PORTLAND, Ore. (AP) — An Iowa team advanced through the Little League Softball World Series Tuesday by beating an opponent forced to play a tiebreaker after it was accused of deliberately losing a game.
The Central Iowa team beat South Snohomish Washington 3-2 in a rematch ordered by the tournament.
Officials demanded the extra game after it received reports that some teams "did not play with the effort and spirit appropriate" for Little League play.
The reversal and subsequent win earned the Iowa team a spot in the semifinals later Tuesday, where it fell to Rhode Island 5-4.
The dispute arose after the Washington team was shut out Monday by a team from Salisbury, North Carolina. The loss created a three-way tie for the Pool B title, meaning that Washington and North Carolina would advance to the semifinals and the Polk City, Iowa, team would not.
Central Iowa president Chris Chadd, who was back in Iowa on Monday, said he was hearing from Iowa coach Charlie Husak that some of Washington's top hitters were bunting rather than swinging away, and that the squad wasn't using its top pitcher to start the game.
Believing that Washington was deliberately trying to avoid facing Iowa again, Husak filed a protest with the tournament director.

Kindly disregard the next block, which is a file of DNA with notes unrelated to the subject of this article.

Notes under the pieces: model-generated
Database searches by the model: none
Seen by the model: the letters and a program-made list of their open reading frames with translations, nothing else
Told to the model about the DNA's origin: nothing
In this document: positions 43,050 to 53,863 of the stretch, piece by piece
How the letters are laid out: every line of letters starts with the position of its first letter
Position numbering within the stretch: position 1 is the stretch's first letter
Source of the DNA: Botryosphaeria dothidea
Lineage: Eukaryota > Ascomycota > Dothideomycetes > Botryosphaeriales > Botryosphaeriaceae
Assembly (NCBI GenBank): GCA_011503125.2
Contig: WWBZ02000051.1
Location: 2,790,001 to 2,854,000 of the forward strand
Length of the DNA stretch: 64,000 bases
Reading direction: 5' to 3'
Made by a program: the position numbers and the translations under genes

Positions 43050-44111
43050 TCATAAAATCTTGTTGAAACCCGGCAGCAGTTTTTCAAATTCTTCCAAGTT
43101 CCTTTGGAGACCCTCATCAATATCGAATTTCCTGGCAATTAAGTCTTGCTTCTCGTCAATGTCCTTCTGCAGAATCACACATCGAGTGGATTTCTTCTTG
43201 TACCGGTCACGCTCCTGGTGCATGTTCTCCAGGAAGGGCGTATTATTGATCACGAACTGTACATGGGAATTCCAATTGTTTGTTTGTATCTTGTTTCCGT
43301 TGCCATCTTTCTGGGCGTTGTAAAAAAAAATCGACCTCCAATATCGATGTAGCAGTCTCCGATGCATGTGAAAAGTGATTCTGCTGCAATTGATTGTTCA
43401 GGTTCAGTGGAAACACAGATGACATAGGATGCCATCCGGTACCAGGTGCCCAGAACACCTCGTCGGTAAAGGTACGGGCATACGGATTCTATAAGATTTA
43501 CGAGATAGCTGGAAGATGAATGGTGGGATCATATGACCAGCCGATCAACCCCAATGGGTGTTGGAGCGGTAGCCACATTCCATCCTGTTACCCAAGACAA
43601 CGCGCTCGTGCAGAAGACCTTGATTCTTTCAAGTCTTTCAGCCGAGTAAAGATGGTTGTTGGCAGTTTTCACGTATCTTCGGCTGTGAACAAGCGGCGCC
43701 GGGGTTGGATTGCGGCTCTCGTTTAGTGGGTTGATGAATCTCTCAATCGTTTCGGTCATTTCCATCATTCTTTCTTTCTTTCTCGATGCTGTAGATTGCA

The protest was upheld, forcing Snohomish to face the Iowans in Tuesday's rematch.
Snohomish Little League president Jeff Taylor, who first defended coach Fred Miller, expressed regret Tuesday.
"Our coach was faced with a decision that, in the bubble of intense competition, appeared to him to be in the best interest of our team," he said. "In hindsight, it is very likely he would have made a different choice. Though the decision that Coach Miller made did not violate the letter of the rules, I can see abundant evidence that it was not in line with the spirit of the game."
In the tiebreaker, Mikayla Houge had 11 strikeouts for Central Iowa, which held the lead from the third inning on.
But having to play twice in one day left the Iowans without their top pitcher for the semifinals. They still rallied from a 5-2 deficit with just two outs left, but their final two batters struck out.
"You look at the poor girls from Washington. They're suffering now because of a decision made by their coach," Chadd said. "I just feel for those girls. It makes me sad to know that those girl's hearts are breaking because of this."